Why Are Republicans So Scared Of Georgia Democrat Jon Ossoff?

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President Donald Trump gave himself some credit for forcing a runoff in a special election in Georgia on Tuesday, saying he was "glad to be of help" after Democrat Jon Ossoff failed to win 50% of the vote.

Just learned that Jon @Ossoff, who is running for Congress in Georgia, doesn't even live in the district.

On ABC World News Tonight, Anchor David Muir was still enamored with Ossoff's performance in the race. If Ossoff had won at least 50%, he would have secured the seat outright.

The election had been proclaimed widely as a referendum on the Trump administration, especially by Democrats who believed they would win the seat without a run-off. He raised a stunning $8.3 million in the first three months of the year, fueling a robust campaign. But the president called to congratulate her Wednesday morning, and Handel said she hoped he would come to campaign for her. "Partly because I think he will insist on it", said Dr. Kerwin Swint of Kennesaw State University.

An Ossoff victory, which almost came to pass despite the long Republican tradition in the district, would have sent even marginally vulnerable House Republicans into a panic that the unpopularity of President Donald Trump could bring them down next November.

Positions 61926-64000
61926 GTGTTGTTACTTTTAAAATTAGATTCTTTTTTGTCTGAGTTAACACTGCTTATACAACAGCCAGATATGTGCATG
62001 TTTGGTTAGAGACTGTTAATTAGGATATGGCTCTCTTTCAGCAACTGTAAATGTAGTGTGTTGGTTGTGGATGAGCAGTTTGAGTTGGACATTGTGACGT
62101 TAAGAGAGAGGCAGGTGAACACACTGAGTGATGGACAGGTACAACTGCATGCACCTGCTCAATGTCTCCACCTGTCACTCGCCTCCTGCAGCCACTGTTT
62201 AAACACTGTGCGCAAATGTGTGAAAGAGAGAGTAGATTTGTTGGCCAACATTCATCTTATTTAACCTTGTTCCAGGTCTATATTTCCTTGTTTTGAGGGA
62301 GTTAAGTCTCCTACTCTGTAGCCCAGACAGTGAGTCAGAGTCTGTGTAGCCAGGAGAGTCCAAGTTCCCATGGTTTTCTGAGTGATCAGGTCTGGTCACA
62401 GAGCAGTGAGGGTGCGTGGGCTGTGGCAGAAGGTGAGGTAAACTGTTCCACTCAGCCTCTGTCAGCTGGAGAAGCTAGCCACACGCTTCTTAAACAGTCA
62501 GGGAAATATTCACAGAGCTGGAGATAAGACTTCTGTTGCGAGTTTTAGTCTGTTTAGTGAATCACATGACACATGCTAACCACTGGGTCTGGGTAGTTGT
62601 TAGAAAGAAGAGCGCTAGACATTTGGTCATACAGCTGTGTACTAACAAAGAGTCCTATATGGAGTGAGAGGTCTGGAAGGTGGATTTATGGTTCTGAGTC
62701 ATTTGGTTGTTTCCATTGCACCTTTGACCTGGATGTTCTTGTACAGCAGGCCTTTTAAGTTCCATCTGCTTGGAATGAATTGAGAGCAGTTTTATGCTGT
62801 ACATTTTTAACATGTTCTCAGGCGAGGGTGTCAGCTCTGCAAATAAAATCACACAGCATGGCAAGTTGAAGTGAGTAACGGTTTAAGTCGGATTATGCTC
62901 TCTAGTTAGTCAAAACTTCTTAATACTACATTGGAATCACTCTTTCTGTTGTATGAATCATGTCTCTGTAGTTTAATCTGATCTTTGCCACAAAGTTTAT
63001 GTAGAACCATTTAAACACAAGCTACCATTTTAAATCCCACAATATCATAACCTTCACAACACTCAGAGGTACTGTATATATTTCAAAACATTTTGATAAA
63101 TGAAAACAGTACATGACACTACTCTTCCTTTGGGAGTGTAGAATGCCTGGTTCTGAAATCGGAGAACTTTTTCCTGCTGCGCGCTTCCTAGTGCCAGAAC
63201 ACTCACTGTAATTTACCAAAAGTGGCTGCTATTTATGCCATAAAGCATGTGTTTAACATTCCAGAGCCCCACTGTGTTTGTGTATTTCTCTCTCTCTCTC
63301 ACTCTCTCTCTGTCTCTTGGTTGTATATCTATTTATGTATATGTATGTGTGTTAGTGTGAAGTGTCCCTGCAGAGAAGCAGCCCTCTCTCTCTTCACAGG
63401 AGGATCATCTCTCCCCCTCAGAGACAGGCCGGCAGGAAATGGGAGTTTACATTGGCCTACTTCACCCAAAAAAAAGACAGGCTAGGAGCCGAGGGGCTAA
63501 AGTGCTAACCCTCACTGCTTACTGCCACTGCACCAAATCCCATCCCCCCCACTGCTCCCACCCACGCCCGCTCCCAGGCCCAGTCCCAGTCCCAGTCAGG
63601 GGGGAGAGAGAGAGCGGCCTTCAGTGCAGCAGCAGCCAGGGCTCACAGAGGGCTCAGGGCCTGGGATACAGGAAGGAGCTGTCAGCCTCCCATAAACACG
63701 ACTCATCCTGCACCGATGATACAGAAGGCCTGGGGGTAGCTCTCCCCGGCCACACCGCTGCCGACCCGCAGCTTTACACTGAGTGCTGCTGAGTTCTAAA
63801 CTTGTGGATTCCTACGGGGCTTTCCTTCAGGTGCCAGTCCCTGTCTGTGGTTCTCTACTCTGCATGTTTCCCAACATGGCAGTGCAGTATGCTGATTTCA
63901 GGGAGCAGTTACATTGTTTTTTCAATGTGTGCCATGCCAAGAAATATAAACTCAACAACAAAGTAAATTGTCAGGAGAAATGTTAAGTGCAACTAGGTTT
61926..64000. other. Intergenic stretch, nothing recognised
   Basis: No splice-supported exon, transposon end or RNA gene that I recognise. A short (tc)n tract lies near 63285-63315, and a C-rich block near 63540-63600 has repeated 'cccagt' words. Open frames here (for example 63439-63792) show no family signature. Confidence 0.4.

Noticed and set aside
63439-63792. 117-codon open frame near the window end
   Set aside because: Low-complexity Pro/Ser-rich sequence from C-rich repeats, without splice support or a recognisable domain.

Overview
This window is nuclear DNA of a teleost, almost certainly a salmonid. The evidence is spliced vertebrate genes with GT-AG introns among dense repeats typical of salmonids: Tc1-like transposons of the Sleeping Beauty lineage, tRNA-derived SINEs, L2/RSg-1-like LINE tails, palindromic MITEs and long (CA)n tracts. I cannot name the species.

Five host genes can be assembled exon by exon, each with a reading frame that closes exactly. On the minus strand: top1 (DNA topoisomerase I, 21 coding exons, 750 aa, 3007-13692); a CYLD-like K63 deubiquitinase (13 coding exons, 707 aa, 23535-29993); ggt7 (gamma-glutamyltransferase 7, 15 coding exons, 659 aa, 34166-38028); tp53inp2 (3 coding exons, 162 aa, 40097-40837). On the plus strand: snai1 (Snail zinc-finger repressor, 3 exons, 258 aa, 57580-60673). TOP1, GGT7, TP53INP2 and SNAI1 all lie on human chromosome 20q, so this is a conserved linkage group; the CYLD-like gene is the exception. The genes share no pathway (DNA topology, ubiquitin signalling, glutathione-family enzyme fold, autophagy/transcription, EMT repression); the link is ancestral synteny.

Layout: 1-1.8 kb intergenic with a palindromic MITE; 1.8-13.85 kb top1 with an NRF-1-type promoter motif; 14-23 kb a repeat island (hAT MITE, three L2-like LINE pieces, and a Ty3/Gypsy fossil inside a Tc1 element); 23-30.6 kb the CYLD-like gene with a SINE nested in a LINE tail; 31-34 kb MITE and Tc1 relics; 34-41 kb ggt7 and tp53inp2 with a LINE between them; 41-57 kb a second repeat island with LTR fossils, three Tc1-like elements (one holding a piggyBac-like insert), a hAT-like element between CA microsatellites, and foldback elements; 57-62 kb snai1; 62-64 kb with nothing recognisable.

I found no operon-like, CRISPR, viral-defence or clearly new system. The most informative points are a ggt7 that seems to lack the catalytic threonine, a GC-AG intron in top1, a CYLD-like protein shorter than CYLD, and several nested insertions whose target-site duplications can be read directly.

Trump happily congratulated Republicans in a tweet chiding the media and the support streaming into Georgia from other states.

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Heading into Tuesday, 18 candidates were competing - 11 Republicans, five Democrats and two independents. "And voters, if they're hearing what the message the Republicans are putting forward and the message - the non-message Democrats are putting forward, they'll go with Republicans".

"We know that this is an important race, and it's going to stay in the hands of a Republican", Handel told CNN. "The only way you fight that is you have to fire up the Republican base". However, Ossoff received a majority of the East Cobb vote in only a few precincts in or near Marietta city limits.

Ossoff, a 30-year-old documentary filmmaker and political novice, told his supporters late Tuesday that a runoff "shattered expectations".

Voters in the 6th District have also elected the likes of Republican U.S. Senator Johnny Isakson, who represented the 6th from 1999 to 2005, and most recently, former Republican U.S. Representative Tom Price held the seat from 2005 until he resigned in 2017 to become the Nation's Health Secretary. Price won 62 percent of the vote in November, about 14 percentage points ahead of Trump's total.

More tests await, with special elections approaching in Montana and SC in May and June.

Werner reported from Washington.